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Kids back to school? Introduce money lessons

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Aug. 24, 2016

It’s that time of year, when activities pick up and homework kicks in. In between the hustle and bustle of the new school season, why not initiate conversations with the kids in your life about how money works?

“Kids need to have some form of economic and personal finance understanding, they need a foundation for future money lessons,” said Melissa Libert, Financial Education Program Manager at COUNTRY Financial. “In the midst of all their other learning and extracurricular activities, why not pull money into the mix?”

Financial lessons in the classroom and beyond

No matter their age or grade level, different levels of money lessons can be introduced and shared. One way that can be done is through curriculum from our partner organization, Financial Beginnings. It’s a group geared toward increasing the financial literacy of youth and young adults. They educate young people using COUNTRY Financial sponsored materials that can be ordered online from our website, for free to be used in classrooms, by youth groups and more.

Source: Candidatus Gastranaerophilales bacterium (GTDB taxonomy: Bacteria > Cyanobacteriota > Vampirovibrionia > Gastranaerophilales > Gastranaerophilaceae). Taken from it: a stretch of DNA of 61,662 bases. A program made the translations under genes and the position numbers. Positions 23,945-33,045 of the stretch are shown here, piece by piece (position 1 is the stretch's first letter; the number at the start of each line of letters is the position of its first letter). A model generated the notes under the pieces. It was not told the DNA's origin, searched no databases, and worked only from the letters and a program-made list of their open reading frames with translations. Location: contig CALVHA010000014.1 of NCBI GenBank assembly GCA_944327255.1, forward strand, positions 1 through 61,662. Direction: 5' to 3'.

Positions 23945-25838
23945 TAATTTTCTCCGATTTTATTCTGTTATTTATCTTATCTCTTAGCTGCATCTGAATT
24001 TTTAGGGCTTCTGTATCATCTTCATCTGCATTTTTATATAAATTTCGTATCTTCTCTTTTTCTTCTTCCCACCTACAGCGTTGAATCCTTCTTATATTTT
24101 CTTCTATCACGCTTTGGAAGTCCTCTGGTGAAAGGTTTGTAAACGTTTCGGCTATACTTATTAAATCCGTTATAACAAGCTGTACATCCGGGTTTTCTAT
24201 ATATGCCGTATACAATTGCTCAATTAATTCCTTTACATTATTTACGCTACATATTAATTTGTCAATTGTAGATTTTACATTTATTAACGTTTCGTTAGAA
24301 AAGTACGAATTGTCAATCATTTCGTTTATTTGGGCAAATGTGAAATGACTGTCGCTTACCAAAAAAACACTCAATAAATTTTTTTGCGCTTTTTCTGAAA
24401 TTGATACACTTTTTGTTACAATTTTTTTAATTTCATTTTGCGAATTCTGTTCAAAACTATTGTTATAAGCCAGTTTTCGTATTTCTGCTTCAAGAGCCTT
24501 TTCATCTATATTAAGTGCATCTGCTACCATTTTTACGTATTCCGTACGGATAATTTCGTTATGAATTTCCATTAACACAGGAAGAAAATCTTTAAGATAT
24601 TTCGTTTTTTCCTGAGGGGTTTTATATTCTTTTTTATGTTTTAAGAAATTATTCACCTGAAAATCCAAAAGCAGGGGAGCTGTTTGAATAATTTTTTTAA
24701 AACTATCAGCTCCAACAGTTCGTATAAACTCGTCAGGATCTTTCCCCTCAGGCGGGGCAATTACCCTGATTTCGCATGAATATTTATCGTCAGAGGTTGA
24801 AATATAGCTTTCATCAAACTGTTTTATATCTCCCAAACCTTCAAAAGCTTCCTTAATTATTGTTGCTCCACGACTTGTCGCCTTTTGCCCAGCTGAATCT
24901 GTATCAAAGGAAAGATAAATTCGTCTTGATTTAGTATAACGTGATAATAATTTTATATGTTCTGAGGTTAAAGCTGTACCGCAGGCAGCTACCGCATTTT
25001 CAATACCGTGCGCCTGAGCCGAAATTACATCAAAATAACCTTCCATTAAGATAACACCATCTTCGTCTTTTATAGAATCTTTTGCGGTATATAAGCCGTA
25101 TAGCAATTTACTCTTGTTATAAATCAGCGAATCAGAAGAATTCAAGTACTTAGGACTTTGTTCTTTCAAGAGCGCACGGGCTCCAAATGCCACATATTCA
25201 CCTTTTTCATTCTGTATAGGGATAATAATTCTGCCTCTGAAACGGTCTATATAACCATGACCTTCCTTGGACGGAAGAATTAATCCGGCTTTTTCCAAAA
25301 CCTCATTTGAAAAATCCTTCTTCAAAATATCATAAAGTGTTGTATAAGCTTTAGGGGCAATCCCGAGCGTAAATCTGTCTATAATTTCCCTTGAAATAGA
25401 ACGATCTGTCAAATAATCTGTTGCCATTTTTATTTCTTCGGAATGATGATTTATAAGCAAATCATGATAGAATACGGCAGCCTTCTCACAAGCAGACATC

No time for workbooks?

If you’re too swamped to take on another workbook, don’t sweat it. Just start a conversation with your kids about money, keep it simple and casual.

The following are themes you can use to get the conversation going:

Travel agent in training: Encourage your kids to plan a weekend family outing. Help them set a budget and guidelines. Then work with your kids to execute their plan within the budget provided (e.g., pay for gas, purchase tickets, food, etc.) for the day and help them keep track of expenses along the way.

To market with money: During your weekly trips to the grocery store, set aside a small budget just for your child. Encourage them to pick out something new and healthy to try. Use dollars and coins for the sales transaction and let them count out the money needed to cover the cost.

Chef du jour: Let your kids be executive chefs! Help them set a budget for a home cooked meal, select a menu and grocery list and then shop for ingredients. Guide them in the measuring and counting process as they prepare a one-of-a-kind family meal.

Save for a rainy day: Inspire your kids to save their pennies. Track their growing pool of coins on a chart inside your home. Offer them an incentive, consider matching whatever they save.

“Without even the smallest grasp of these concepts, kids become at risk of failing to fully participate in their financial health, and of being easily overwhelmed by the complexities of today’s economy,” said Melody Bell, Executive Director at Financial Beginnings. “It’s crucial they learn early on how money comes and goes in their household.” 

Keep the learning going with these easy ideas and you’re sure to have a money smart kid on your hands in no time! To order free materials to help inspire and guide lessons, head to In the meantime, follow other personal finance topics COUNTRY Financial is covering by heading to Twitter @helloCOUNTRY.